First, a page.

Press Releases

AHCA: Myth vs. Fact

Washington, DC, May 11, 2017

There are quite a few misconceptions about the bill to repeal & replace the Affordable Care Act.  The following are answers to some common concerns:

I have a pre-existing condition. How does this bill affect me?

Under the AHCA, insurance companies cannot deny you coverage based on pre-existing conditions. And your health status cannot affect your premiums, unless your state asks for and receives a waiver—a condition of which is the state having other protections in place for those with pre-existing conditions. Even if your state does obtain a waiver, so long as you’ve been continuously covered, you still cannot be charged more. And the bill provides added resources to help people in waiver states who have not been continuously covered to gain coverage. Bottom line, there are many levels of protection for those with pre-existing conditions in the legislation. 

I heard about the MacArthur amendment allowing states to waive protections for pre-existing conditions. If this happens, will I lose all my benefits? 

No. This amendment preserves protections for people with pre-existing conditions while giving states greater flexibility to lower premiums and stabilize the insurance market. To obtain a waiver, states will have to establish programs to serve people with pre-existing conditions. And no matter what, insurance companies cannot deny you coverage based on pre-existing conditions.

And what about the Upton amendment?

The Upton amendment provides an additional $8 billion for states seeking a waiver. These resources will allow people with pre-existing conditions who haven’t maintained continuous coverage to acquire affordable care. 

Are Members of Congress exempt from this provision?

No. Members will not be exempt. This was initially included for technical reasons to comply with Senate rules, but the House has voted to remove this from the AHCA.

Why are you cutting women’s health services?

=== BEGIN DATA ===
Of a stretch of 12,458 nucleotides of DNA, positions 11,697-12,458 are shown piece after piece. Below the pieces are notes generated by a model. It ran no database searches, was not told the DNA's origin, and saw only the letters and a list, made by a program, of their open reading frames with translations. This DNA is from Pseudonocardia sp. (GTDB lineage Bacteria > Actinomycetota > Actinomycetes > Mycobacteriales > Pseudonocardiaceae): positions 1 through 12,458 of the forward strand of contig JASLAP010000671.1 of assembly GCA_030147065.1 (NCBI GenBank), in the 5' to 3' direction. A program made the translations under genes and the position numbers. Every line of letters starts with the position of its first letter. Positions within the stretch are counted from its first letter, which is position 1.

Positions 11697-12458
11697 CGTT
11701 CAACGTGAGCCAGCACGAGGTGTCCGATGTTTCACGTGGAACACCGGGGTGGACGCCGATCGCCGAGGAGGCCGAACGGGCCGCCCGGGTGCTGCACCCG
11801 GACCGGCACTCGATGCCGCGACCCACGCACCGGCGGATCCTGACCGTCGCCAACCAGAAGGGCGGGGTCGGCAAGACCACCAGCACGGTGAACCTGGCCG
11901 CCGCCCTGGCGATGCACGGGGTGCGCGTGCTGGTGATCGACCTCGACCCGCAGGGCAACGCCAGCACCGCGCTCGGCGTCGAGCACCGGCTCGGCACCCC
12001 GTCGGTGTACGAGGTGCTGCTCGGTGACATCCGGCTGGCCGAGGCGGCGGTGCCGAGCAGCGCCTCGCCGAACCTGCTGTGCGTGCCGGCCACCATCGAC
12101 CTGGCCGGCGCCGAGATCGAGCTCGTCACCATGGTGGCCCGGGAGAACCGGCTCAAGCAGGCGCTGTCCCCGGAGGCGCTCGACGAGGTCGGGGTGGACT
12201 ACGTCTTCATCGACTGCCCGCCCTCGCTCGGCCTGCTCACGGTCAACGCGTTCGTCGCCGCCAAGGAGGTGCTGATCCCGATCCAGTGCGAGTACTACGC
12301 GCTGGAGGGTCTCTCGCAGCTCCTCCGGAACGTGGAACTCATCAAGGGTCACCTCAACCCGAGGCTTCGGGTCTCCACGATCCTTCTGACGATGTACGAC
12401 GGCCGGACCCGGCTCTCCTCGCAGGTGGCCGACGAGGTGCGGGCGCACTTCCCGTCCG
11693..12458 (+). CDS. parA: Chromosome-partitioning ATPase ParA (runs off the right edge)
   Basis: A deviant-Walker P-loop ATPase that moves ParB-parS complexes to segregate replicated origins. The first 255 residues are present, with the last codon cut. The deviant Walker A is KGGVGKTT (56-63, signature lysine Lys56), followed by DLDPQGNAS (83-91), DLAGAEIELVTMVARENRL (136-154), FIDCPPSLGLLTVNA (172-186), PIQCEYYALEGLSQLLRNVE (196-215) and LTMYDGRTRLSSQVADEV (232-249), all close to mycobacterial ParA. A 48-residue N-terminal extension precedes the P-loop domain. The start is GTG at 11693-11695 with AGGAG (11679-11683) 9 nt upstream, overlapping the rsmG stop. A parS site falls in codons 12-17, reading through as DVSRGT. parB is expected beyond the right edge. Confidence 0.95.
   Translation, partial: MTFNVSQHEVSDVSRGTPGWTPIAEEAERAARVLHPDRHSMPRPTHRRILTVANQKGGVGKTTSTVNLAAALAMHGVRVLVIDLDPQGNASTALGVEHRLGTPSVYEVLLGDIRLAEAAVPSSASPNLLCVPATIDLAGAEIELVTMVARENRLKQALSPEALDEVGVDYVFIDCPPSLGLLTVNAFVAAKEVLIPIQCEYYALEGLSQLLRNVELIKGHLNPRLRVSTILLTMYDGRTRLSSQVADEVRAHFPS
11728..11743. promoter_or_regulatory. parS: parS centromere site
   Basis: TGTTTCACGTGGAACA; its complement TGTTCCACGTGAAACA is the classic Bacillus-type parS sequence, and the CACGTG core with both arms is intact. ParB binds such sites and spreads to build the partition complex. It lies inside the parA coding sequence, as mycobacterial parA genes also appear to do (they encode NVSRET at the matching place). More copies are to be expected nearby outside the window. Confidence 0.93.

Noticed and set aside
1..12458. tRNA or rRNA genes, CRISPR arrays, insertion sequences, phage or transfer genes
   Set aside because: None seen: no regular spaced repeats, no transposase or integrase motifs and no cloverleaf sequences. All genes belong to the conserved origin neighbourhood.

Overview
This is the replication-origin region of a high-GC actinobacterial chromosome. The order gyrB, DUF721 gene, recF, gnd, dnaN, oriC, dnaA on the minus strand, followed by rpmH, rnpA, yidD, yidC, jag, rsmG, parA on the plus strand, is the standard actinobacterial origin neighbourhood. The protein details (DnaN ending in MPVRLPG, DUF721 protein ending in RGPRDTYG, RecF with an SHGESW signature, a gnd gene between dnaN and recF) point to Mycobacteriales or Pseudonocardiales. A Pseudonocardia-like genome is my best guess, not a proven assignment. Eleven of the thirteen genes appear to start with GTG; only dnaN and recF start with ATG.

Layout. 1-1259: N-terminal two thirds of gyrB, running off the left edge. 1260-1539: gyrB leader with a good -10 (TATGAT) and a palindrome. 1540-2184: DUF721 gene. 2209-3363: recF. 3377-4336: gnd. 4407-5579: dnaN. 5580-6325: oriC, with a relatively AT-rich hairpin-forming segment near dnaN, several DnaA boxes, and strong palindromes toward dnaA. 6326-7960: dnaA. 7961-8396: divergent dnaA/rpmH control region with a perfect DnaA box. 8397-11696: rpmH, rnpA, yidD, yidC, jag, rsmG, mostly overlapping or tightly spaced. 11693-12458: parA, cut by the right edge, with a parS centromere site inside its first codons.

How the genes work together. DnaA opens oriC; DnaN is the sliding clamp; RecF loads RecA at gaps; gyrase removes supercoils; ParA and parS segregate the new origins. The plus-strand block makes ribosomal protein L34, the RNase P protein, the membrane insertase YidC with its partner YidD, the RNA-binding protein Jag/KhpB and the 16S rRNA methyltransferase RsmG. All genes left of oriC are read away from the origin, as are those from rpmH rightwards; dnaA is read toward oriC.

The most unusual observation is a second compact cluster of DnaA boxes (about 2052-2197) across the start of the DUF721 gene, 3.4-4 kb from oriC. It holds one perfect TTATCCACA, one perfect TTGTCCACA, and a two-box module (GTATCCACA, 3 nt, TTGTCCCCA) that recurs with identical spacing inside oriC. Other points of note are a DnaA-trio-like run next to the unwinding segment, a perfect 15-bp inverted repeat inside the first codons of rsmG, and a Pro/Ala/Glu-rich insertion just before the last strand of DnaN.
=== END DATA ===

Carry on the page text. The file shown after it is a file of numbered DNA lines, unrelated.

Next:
We’re not. In fact, we’re expanding women’s access to health services by redirecting Planned Parenthood dollars to community health centers, which vastly outnumber Planned Parenthood clinics.

Why are you voting to kick 24 million people off health care?

We’re not. AHCA will ensure everyone has access to affordable, quality healthcare, but we’re just not forcing people to buy insurance. Moreover, that estimate failed to take into account other planned legislative and administrative actions, which will help bring down costs and expand coverage.



Advanceable, refundable tax credits are an important component of the AHCA, designed to give people who don't receive health care from their employer, Medicaid, or other federal health plans—such as the VA—the same tax benefits as those who do so.  This allows individuals to purchase the kind of coverage that is right for their family.

It equalizes the tax treatment of health care regardless of where you buy it and helps create a vibrant individual market. These credits are longstanding conservative policy goals.


One in three physicians are unwilling to accept new Medicaid patients. Unfortunately, Obamacare simply added more people to a broken system. The AHCA is a historic shift of power back to the states so that we can make it work for those who need it. It reforms Medicaid so that it is flexible and responsive to those it was created to serve.

It prohibits states from expanding into the current broken Medicaid system.